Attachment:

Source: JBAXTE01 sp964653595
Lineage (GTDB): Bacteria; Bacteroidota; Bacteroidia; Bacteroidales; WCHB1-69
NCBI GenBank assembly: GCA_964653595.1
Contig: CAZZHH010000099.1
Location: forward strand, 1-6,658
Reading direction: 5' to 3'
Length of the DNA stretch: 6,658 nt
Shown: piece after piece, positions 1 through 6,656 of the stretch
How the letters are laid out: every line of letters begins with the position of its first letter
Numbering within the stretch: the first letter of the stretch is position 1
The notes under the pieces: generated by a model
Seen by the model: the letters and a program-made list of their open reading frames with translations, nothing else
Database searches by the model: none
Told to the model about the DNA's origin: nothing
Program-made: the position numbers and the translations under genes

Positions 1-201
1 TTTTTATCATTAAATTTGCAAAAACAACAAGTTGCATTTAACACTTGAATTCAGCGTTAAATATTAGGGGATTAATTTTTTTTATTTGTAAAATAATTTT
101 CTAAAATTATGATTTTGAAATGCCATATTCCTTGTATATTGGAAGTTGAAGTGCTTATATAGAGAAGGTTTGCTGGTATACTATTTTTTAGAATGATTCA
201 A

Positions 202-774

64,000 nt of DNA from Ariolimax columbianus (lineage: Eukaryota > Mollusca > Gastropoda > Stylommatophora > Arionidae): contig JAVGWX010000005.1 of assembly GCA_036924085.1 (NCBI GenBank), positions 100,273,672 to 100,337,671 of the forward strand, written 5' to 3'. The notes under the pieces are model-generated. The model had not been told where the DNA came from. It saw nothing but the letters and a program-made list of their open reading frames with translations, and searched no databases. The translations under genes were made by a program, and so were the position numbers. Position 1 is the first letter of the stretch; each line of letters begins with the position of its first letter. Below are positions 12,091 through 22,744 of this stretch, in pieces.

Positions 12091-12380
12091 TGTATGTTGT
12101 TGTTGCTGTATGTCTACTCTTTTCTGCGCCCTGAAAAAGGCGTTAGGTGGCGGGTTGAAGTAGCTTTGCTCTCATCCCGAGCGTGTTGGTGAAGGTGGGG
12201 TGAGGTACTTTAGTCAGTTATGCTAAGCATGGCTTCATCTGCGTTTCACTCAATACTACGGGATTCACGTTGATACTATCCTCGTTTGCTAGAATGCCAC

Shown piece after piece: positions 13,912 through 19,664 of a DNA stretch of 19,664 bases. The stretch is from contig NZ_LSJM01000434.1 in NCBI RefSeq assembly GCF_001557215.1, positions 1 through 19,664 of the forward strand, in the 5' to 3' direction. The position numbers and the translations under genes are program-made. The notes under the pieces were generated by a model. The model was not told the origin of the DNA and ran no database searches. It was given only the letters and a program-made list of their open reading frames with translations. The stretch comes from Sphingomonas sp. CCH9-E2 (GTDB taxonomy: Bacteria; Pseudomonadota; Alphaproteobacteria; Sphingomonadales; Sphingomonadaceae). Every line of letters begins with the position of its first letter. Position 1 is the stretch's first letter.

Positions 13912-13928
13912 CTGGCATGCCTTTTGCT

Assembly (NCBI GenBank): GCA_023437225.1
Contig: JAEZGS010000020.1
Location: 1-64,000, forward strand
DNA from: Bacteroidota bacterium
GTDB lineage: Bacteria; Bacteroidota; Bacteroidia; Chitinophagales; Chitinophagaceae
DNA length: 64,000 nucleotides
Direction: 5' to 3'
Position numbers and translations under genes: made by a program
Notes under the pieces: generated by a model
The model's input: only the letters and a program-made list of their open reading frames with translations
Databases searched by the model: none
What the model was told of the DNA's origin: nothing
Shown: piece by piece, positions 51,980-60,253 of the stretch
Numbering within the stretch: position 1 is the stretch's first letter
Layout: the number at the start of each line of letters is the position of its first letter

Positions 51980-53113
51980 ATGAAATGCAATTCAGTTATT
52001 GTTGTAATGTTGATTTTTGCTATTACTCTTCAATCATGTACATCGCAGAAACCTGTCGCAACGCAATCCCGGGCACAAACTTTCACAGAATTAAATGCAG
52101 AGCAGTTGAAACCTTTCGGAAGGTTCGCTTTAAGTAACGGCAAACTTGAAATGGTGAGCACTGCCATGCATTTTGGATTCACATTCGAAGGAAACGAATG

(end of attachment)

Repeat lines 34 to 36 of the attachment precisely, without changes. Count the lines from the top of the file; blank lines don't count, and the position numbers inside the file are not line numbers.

DNA length: 64,000 nucleotides
Direction: 5' to 3'
Position numbers and translations under genes: made by a program